After 18 months of withdrawal of the medication, the patient went to general surgery due to the development of enlarging subcutaneous nodules on the back and right thigh. A computed tomography (CT) scan also revealed retroperitoneal recurrence and pulmonary metastasis. An excisional biopsy of the back nodule was performed as skin metastases were suspected. The histological features were compatible with the known primary tumor, but the tumor only stained positive for CD34 and molecular analysis showed no mutation in KIT/PDGFRA (Figure 4). In view of the confirmed primary tumor and the efficacy of imatinib, the GIST subcutaneous metastasis was established, and the patient was treated with imatinib. During the 6-month follow-up, the pulmonary lesion shrank, but there was no change in the subcutaneous lesion.

Figure 4 Immunohistochemical staining of a primary tumor and skin metastasis. Primary tumor: (A) H&E staining, ×100; Immunohistochemical staining showed the following: (B) CD117 (negative, ×100); (C) DOG1 (positive, ×100); (D) CD34 (positive,×100). Skin metastasis: (E) H&E staining, ×100; Immunohistochemical staining showed the following: (F) CD117 (negative, ×200); (G) DOG1 (negative,×200); (H) CD34 (positive,×200).

Literature Review

A review of the literature identified 9 articles describing 13 SM-GIST cases.1018 Therefore, combined with the 4 cases presented here, a total of 17 cases of SM-GIST have now been reported (Table 1).

Table 1 Characteristics of Cases with SM-GIST

In these 17 cases, the average age at the diagnosis of SM-GIST was 55.4 years (29~70 years) with a similar male-female ratio (10 vs 7). Primary tumors were often located in stomach (n=9), followed by duodenum (n=2), small intestine (n=2), pelvic cavity (n=1), esophagus (n=1), abdomen (n=1) and retroperitoneal (n=1). A total of 4 cases had metastases at the initial diagnosis and all the 8 cases with available detailed information of the localized primary tumors can be classified into high-risk group according to the 2008 modified NIH consensus. SM-GIST mainly occurred in the head and face (n=6), and extremities (n=6), followed by abdomen wall (n=5), back (n=3) and chest (n=2). Noteworthy, almost all the cases had metastases in other parts before or during the occurrence of SM-GIST. Eleven cases provided molecular analysis data, and wild-type (n=6) was the most common subtype, followed by mutation in exon 11 (n=4), exon 9 (n=1) and exon 13 (n=1).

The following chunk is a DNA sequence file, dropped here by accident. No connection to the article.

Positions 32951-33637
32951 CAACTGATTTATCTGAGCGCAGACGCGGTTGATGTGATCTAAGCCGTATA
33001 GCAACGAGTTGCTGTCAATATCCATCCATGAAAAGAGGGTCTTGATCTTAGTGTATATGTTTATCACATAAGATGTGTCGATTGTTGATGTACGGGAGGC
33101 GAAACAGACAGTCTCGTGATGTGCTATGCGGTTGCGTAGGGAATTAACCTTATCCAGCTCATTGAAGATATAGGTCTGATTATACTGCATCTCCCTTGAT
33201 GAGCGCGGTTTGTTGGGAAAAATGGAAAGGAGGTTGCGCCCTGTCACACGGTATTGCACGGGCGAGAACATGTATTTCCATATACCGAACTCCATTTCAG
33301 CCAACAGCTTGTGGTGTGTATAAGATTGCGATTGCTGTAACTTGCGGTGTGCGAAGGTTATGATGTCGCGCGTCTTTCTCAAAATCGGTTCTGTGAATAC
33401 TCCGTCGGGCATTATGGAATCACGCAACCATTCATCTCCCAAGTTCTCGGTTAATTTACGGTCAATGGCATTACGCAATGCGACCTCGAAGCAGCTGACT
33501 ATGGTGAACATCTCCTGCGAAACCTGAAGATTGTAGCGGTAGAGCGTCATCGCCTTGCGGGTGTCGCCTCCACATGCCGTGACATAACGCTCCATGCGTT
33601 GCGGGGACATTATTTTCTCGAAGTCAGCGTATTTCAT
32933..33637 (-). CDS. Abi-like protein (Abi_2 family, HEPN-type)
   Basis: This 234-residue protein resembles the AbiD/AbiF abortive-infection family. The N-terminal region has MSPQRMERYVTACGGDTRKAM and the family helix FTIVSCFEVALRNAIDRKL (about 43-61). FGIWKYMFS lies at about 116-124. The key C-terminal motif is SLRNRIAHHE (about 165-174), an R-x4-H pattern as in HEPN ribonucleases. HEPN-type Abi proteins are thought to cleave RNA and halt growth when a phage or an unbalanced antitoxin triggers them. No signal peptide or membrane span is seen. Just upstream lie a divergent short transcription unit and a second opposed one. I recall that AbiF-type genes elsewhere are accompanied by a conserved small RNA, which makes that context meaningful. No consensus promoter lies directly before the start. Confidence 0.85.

Surgical resection was the main initial therapy (n=16), and after surgery, 6 cases received TKIs and 2 cases received chemotherapy. The average time to SM-GIST was 4.22 years, specifically 4.59 years in gastric and 3.8 years in non-gastric cancer. Moreover, for resection only group (including chemotherapy) such average time was 3.63 years, while for the combined group (resection and TKIs) it was about 4.74 years.

For SM-GIST, treatment predominantly included TKIs, combined with or without operation, and 2 cases received chemotherapy. A total of 15 cases had available follow-up (1 case was lost to follow-up and 1 case died after surgery). The average survival of the 15 cases was approximately 6.2 years, while after the diagnosis of SM-GIST, the average survival was more than 1.69 years. The prognosis of the cases with exon 11 mutations was better than those with WT-GIST (average survival, 2.63 vs 0.46 years, respectively).


Skin Metastasis of GIST (SM-GIST)

GISTs metastasize mainly to liver and abdominal cavity, while metastases outside the abdomen occurs only in advanced patients.2 SM-GIST, in particular, occurs in approximately 1% of advanced patients,9 but a lower incidence has been reported in some studies.19,20 Maybe the reason is that, like our cases, skin nodules are the most frequent manifestations, and these nodules can be easily ignored due to their small size and asymptomatic patients. In this series, head and face and extremities were the most common sites for SM-GIST. This is largely because these areas are rich in blood supply and hematogenous metastasis is the preferred metastatic pathway of GIST, while the lymphatic pathway is uncommon.2